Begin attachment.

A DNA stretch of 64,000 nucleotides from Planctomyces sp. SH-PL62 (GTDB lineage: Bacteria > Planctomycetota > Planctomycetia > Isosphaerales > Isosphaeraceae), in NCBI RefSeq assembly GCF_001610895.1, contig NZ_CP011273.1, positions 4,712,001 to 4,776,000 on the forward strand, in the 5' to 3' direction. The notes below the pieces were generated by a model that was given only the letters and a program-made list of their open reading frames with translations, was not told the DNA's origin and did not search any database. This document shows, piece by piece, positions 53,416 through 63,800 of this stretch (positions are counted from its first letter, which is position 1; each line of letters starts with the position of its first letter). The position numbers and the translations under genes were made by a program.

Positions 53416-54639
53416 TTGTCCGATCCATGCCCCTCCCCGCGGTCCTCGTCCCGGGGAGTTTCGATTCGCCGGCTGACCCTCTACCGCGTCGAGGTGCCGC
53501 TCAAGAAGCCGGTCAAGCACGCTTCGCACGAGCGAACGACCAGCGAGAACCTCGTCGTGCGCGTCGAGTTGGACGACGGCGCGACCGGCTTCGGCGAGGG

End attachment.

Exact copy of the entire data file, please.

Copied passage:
A DNA stretch of 64,000 nucleotides from Planctomyces sp. SH-PL62 (GTDB lineage: Bacteria > Planctomycetota > Planctomycetia > Isosphaerales > Isosphaeraceae), in NCBI RefSeq assembly GCF_001610895.1, contig NZ_CP011273.1, positions 4,712,001 to 4,776,000 on the forward strand, in the 5' to 3' direction. The notes below the pieces were generated by a model that was given only the letters and a program-made list of their open reading frames with translations, was not told the DNA's origin and did not search any database. This document shows, piece by piece, positions 53,416 through 63,800 of this stretch (positions are counted from its first letter, which is position 1; each line of letters starts with the position of its first letter). The position numbers and the translations under genes were made by a program.

Positions 53416-54639
53416 TTGTCCGATCCATGCCCCTCCCCGCGGTCCTCGTCCCGGGGAGTTTCGATTCGCCGGCTGACCCTCTACCGCGTCGAGGTGCCGC
53501 TCAAGAAGCCGGTCAAGCACGCTTCGCACGAGCGAACGACCAGCGAGAACCTCGTCGTGCGCGTCGAGTTGGACGACGGCGCGACCGGCTTCGGCGAGGG